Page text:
The first hard evidence has emerged that the shells of marine snails in the seas around Antarctica are being dissolved by ocean acidification.
These tiny animals are a valuable food source for fish and birds - meaning that their decline could affect the entire marine food chain -and play an important role in the oceanic carbon cycle.
In 2008, researchers from the British Antarctic Survey (BAS), the University of East Anglia (UEA), the US Woods Hole Oceanographic Institution and the National Oceanic and Atmospheric Administration (NOAA) examined an area of upwelling, where winds cause cold water to be pushed upwards from the deep to the surface of the ocean.
Upwelled water is usually more corrosive to a particular type of calcium carbonate (aragonite) that pteropods use to build their shells. But with the extra influence of ocean acidification, found the team, this water was corrosive enough to dissolve the shells of pteropods.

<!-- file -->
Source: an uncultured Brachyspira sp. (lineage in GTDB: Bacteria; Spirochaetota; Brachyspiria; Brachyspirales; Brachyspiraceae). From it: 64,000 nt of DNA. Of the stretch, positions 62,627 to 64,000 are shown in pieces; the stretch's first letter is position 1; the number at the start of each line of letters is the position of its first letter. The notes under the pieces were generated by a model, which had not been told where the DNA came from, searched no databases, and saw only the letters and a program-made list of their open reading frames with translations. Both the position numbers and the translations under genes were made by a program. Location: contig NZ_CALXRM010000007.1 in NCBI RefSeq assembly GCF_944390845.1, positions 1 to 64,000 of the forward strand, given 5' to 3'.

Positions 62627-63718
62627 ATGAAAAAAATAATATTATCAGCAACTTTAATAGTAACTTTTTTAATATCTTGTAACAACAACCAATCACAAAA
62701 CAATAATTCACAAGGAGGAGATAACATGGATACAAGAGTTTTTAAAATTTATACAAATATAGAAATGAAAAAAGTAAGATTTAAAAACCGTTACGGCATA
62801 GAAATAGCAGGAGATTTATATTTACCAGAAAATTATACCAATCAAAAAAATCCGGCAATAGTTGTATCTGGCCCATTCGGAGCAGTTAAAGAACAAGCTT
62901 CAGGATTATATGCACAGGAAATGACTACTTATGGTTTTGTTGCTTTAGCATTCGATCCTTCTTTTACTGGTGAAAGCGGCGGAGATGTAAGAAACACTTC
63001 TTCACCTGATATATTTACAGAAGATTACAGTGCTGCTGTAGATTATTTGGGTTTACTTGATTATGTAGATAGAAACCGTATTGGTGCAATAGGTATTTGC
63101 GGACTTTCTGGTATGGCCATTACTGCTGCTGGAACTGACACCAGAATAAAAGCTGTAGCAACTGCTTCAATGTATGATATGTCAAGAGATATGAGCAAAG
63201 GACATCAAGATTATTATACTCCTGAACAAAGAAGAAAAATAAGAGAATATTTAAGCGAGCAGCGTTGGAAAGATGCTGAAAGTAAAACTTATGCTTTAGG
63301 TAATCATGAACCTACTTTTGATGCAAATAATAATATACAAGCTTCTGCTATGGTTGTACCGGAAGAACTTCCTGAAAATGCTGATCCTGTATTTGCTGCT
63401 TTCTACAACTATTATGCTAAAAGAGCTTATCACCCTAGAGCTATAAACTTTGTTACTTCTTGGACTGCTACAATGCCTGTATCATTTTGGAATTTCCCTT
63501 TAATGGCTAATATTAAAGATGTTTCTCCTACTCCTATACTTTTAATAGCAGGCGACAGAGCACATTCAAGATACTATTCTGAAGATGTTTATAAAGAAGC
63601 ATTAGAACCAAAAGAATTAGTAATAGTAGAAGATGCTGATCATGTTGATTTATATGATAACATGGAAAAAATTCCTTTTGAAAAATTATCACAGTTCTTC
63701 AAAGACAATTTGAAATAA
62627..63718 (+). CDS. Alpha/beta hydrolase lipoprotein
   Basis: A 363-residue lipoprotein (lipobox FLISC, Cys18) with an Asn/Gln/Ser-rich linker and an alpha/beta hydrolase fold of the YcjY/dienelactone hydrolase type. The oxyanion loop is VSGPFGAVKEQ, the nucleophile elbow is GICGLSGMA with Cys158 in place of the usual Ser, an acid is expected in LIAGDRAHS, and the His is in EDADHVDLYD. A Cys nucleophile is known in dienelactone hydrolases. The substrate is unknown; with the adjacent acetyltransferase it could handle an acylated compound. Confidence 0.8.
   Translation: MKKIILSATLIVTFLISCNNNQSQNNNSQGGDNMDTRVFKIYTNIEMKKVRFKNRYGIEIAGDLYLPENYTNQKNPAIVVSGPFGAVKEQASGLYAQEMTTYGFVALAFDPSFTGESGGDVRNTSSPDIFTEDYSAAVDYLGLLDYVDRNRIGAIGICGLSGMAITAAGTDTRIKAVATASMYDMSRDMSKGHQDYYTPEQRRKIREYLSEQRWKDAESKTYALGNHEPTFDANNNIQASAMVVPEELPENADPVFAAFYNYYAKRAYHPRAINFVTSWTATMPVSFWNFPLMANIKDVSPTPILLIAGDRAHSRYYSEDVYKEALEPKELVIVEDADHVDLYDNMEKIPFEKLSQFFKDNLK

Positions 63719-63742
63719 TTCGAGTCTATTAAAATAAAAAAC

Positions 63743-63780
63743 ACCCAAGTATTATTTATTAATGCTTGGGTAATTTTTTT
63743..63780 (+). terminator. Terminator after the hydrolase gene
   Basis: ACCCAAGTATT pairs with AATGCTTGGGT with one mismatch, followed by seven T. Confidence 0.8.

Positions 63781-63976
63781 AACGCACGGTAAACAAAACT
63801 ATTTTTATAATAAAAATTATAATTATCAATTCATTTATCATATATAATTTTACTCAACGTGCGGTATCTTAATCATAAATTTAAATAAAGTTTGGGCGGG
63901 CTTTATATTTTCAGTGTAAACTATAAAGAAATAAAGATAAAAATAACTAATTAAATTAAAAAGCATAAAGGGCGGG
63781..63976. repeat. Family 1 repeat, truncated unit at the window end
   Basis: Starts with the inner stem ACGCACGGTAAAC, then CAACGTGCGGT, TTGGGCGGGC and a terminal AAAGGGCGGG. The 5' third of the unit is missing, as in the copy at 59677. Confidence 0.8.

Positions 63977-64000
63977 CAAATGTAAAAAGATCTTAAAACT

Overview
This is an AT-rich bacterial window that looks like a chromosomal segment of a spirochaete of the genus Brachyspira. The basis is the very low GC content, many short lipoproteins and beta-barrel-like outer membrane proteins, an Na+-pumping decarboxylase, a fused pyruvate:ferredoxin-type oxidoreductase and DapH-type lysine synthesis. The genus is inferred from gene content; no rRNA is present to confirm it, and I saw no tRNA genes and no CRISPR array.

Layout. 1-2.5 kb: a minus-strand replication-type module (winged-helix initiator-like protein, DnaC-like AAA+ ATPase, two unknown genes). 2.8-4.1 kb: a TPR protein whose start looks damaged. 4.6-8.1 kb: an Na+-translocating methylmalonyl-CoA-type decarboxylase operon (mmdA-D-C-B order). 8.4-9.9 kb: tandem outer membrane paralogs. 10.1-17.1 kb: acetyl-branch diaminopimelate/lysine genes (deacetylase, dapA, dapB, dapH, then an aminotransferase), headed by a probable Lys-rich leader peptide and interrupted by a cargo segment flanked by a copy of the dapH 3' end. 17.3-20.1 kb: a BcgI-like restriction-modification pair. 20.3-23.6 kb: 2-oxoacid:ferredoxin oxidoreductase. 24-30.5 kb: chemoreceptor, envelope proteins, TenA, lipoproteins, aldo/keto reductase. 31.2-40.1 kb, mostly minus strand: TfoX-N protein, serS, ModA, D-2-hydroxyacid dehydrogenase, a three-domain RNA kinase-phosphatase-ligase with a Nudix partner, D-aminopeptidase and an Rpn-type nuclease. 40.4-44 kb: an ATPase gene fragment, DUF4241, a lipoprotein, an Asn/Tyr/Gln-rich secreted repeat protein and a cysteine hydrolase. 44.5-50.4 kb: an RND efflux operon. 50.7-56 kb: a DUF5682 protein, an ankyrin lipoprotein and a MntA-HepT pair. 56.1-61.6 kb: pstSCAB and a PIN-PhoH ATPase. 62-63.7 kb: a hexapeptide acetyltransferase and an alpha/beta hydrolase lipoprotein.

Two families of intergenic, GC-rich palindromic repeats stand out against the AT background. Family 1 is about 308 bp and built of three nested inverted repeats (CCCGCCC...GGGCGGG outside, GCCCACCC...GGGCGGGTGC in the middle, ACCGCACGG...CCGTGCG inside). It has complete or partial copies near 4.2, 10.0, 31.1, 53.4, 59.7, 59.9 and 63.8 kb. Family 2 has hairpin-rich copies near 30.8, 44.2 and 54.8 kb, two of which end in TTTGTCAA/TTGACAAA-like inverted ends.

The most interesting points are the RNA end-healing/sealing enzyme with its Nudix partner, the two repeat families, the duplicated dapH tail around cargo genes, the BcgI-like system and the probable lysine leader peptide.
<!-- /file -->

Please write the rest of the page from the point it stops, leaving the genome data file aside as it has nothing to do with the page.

"The corrosive properties of the water caused shells of live animals to be severely dissolved and this demonstrates how vulnerable pteropods are," says Dr Nina Bednaršek of the NOAA.
"Ocean acidification, resulting from the addition of human-induced carbon dioxide, contributed to this dissolution."
A number of laboratory experiments have shown how ocean acidification, caused by the uptake of carbon dioxide from the atmosphere, can affect marine organisms. However, this is the first strong evidence of such impacts in the wild.
"Climate models project a continued intensification in Southern Ocean winds throughout the 21st century if atmospheric carbon dioxide continues to increase. In turn, this will increase wind-driven upwelling and potentially make instances of deep water — which is under-saturated in aragonite – penetrating into the upper ocean more frequent," says Dr Dorothee Bakker from the University of East Anglia.
"Current predictions are for the ‘saturation horizon’ for aragonite to reach the upper surface layers of the Southern Ocean by 2050 in winter and by 2100 year round."